The story, characters, and writing are all pitifully below average for the series, but that doesn't mean Birthright can't be salvaged. The map design itself is significantly improved from Awakening, featuring incredibly creative layouts that require genuine strategy to beat. Difficulty-wise, however, Birthright is overall far more challenging than its predecessor. Where Awakening's difficulty severely dropped off after the first five or so chapters, Birthright manages to keep up a good balance up until endgame. From a purely gameplay perspective, a lot of mistakes from the previous entry have been fixed by going back to more traditional Fire Emblem design while keeping some of the more convenient features Awakening introduced, albeit with a catch.

After every chapter is beaten or a certain amount of real time has passed, Birthright will offer challenge maps for extra gold and experience. At first, these serve as incredibly helpful tools for those who are having difficulty and needed to grind for skills, supports, or levels. In a rather baffling move, however, Birthright's main chapters are not balanced with these challenge maps in mind. At first, the challenge maps allow for some catching up, but if kept consistent, Corrin's army will inevitably be leagues stronger than anything the main campaign can throw at them putting an abrupt end to any challenge.

Screenshot for Fire Emblem Fates: Birthright on Nintendo 3DS

Challenge maps aren't the only way to break the game's difficulty though, the new My Castle features allows Corrin to visit other Avatars' castles and challenge them for skills and unit recruitment. Skills cost very little gold and recruiting a unit requires nothing other than winning the duel by routing or seizing. This can be easily exploited for army fodder or simply overpowered units that can clear chapters with little to no trouble.

Even if both of these potential advantages are ignored, Birthright will eventually present Corrin with its greatest unit, Ryoma. A unit so ridiculously overpowered that he can clear maps on Lunatic with little to no trouble. It says something negative when a legitimate strategy boils down to placing a unit down in the middle of a map and letting waves of enemies suicide themselves into him.

Still, the worst part isn't the bad story and cast or the exploitable game mechanics, it's the fact that it's overall just wasted potential. There's a lot of good under the bad here, and it's certainly not unplayable, but it doesn't present itself well enough. It very clear expects fans to play Conquest and Revelation to understand the story, as Birthright refuses to answer everything. It squanders the war narrative by framing Hoshido as overtly pure and Nohr as cartoonishly evil. It wastes otherwise great map design by presenting too many options to shatter any and every challenge, but worst of all, it's just very much one-third of a full game.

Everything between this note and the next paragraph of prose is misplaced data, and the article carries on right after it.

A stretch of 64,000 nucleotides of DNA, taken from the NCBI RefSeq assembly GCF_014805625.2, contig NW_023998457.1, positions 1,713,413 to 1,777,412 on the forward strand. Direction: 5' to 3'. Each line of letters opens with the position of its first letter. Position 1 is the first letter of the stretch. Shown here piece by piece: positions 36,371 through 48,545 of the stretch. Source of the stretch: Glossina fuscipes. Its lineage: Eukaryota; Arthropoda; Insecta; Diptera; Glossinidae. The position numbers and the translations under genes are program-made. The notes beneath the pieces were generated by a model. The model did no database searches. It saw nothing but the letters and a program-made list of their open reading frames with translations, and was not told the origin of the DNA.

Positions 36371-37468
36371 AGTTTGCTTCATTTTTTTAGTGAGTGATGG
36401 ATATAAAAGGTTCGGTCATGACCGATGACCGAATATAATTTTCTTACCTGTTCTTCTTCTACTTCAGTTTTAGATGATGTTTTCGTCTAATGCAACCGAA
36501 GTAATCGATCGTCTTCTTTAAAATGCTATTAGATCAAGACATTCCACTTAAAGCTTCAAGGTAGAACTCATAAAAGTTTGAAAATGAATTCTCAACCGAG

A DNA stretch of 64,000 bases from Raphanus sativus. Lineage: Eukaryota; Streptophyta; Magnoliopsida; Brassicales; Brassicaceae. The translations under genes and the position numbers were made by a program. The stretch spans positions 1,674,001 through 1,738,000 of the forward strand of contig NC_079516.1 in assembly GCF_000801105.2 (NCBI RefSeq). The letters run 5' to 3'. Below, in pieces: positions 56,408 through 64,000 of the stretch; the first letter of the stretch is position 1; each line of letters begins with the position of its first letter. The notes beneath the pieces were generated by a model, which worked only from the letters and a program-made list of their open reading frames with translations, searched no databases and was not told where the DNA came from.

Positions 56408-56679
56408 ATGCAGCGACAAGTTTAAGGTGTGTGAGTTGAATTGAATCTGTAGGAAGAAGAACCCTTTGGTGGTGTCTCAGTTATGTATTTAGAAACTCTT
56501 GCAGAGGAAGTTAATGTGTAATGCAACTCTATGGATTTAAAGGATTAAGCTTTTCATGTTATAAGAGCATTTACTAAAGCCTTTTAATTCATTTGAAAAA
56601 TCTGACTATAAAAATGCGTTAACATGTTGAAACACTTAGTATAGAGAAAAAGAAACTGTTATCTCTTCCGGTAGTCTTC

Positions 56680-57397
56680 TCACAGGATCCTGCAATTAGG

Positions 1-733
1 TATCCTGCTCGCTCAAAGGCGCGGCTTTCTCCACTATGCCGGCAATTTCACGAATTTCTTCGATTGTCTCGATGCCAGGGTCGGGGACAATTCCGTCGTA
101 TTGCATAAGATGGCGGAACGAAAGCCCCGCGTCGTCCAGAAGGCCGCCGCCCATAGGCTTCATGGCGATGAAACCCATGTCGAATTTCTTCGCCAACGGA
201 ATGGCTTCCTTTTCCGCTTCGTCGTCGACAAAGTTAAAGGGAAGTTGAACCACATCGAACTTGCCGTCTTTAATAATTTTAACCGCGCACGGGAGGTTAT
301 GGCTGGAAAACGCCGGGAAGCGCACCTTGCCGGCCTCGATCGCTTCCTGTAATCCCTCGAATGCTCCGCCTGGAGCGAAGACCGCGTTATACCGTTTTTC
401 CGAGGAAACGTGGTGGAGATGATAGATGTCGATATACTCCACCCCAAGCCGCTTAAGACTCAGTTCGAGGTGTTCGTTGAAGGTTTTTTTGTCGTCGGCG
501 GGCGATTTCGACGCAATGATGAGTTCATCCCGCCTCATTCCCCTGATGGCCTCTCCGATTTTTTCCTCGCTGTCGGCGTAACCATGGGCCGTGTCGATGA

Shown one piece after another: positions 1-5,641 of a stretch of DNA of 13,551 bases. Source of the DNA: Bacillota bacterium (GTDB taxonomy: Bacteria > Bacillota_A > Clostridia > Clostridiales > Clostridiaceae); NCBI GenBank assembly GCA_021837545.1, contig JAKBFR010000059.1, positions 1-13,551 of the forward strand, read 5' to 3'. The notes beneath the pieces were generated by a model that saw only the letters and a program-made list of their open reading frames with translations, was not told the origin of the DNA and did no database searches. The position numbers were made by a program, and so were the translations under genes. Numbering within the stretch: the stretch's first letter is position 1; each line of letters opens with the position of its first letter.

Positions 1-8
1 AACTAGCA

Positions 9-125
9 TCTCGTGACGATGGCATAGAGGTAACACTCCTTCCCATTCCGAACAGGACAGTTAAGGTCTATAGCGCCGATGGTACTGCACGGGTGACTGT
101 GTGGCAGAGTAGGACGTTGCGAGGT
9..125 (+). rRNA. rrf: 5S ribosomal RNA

Screenshot for Fire Emblem Fates: Birthright on Nintendo 3DS

Cubed3 Rating

Rated 6 out of 10


While not a bad game, Fire Emblem Fates: Birthright is one of the biggest disappointments in the series in years. It manages to have more map variety than the previous instalment, but it's pitifully lacking in every other regard. Even with better map design, it's so poorly balanced that the hardest difficulty feels less like a challenge of skill and more like an endurance match of how long certain units can go without being used before frustration kicks in. With an even worse story being fronted by one of the worst casts in the series, Birthright offers very little in terms of series progression, instead opting for an incredibly safe experience that, while not bad, doesn't push the series forward either. With context needed from Conquest, Revelation, and DLC content to fully flesh out and understand the story, Birthright, and by extension Fates, sets a bad precedent for not just the rest of the series, but for video games themselves.


Intelligent Systems







C3 Score

Rated $score out of 10  8/10

Reader Score

Rated $score out of 10  10/10 (2 Votes)